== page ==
In fact, if you are a woman who jumped in a tardis-style time machine and found yourself practicing yoga in India 2000 years ago, you would likely feel very out of place. Yoga was a purely male practice until the 20th Century. The first women to practice yoga were not in India. They were in church halls and school gymnasiums in Britain. Caught up in the broader physical culture movement of the early 20th Century, colonialist Brits aided Indian men to bring the practice to the mother-land and meld it with calisthenics and gymnastics. This was also the first time that yoga was taught to groups of people, rather than one-on-one, guru-to-student style. At the time, the only other place that that happened was in Indian public schools, where the British introduced military-style group exercise, in a effort to raise the moral and physical ‘worth’ of the Indian ‘race’ through training young boys. Women first started to become yoga teachers only about 60 years ago, and only since 1970s feminism has it become a popular and acceptable profession.
And yes, I do mean acceptable. In her article, Alex Smith claims that yoga ‘Goddesses’ ‘don’t like societal rules and conventions. And most of us don’t adhere to them and have dedicated our lives to living outside boxes in some way or another.’ I am afraid to point out the obvious, but if you have a reasonably stable income, take money from your students/clients as they enter the door, pay rent and wear lululemon you are smack bang living within societal rules and conventions. You may have rebellious streaks which deny certain restrictions/conventions but please open your eyes enough to realise that most people do this in some way, not just people who practice yoga. Smith pins the tail on the donkey when she says that yoga ‘Goddesses’ are material girls who have grown up on a diet of fairytales featuring prince charmings. There is nothing wrong with that, they are conventional ideas but that doesn’t make them more or less valid (or feminist) than the yogic path you aspire to.
Finally, in addressing the main thrust of Smith’s article, that yoga ‘Goddesses’ challenge men in such a way that relationships become difficult, I would like to respond both yes, and no. Yes, I see many self-identifying yoga ‘Goddesses’ who cook their partners dosha-balancing meals and ask them ‘Where do you feel it?’ and ‘Have you surrendered?’. But the only relationships I see where this works are when the ‘Goddess’ genuinely doesn’t think that their partner needs raising up to the same level of spiritual devotion that she has. This is simply a yogic take on trying to improve someone rather than accept them. A good relationship, like good teaching, is about meeting the other person where they’re at, having empathy, and thinking through the world in their terms. The best relationships are founded on the knowledge that neither person is better than the other, just different, but with common concerns expressed in different ways. This is another way of reminding us of two of Patañjali’s yamas, ahimsa (non-violence) and satya (truthfulness). Practice the deepest form of non-violence by understanding the other person, and be truthful with yourself about who you are.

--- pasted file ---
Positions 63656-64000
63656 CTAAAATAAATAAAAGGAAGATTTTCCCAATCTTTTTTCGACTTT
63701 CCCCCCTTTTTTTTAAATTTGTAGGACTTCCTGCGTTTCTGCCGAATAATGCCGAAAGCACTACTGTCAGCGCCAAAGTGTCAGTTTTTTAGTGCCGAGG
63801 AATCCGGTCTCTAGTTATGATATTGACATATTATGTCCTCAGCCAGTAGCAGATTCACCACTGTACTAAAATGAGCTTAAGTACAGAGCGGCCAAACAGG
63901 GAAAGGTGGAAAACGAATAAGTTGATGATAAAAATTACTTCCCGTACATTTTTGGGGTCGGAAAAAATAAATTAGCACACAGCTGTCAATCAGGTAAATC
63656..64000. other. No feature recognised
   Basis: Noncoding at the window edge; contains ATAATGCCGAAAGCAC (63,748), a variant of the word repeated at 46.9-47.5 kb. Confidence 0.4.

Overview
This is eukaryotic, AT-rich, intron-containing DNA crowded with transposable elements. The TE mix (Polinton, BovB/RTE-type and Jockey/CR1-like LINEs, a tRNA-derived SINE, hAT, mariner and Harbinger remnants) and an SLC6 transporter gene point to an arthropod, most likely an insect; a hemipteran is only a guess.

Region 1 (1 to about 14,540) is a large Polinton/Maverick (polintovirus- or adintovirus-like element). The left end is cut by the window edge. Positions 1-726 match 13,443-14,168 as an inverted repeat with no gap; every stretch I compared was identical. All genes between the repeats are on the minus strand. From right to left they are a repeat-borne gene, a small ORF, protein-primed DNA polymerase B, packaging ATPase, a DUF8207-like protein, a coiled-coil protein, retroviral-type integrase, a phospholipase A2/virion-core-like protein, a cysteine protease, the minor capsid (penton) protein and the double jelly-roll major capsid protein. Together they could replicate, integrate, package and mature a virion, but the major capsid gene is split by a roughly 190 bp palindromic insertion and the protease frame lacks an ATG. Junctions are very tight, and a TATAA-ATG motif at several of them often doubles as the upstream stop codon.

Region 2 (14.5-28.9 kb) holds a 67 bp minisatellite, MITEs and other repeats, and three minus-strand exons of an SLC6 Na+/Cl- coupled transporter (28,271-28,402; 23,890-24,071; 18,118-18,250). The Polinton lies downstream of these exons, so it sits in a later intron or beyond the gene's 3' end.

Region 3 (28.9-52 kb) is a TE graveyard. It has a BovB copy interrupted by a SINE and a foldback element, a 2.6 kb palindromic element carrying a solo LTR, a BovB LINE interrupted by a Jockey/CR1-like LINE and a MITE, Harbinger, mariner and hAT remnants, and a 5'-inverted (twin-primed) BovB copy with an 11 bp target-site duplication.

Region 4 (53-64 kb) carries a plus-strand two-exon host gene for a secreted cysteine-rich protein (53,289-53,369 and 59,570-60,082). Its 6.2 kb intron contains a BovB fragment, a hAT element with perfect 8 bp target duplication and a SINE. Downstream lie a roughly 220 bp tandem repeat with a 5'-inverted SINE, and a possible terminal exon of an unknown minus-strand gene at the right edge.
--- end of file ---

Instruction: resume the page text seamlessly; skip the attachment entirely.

He sleeps in bed with us, under the covers. When invited to lunch, we ask, ‘Is it dog-friendly?’ He enjoys chicken snichtzel and pasta for dinner. We both make sure to be home in the evening to spend time together as a family; me, my husband and the dog.
Hi, my name is Karen, and I am a dog-aholic. It started as a joke, that this rescued Chihuahua cross was our baby, but I think we may have lost the parody, and are now just downright nuts. When our parents visit they exclaim ‘How’s my Grandson?!’ I find myself constantly talking to him when no one else is there, telling him about the events of the day and what time I have to go out. I swear he’s fascinated by the state of Australian politics. He figures he should run in the next election. If he did, I can guarantee he’d be better than any of our most recent three Prime Ministers.
The funny thing is that we aren’t really caring for this little furry brown ball of fuzz. He’s caring for us. It’s his full time job, and he takes it seriously. Unlike a baby, who’s needs constantly override your own desires, this pup just asks to slot into your life. If you let him, he makes everything more awesome. A simple observation, but a good one.
Would love to hear stories of what your pet means to you, or how they’ve changed your life. Let me know! 🙂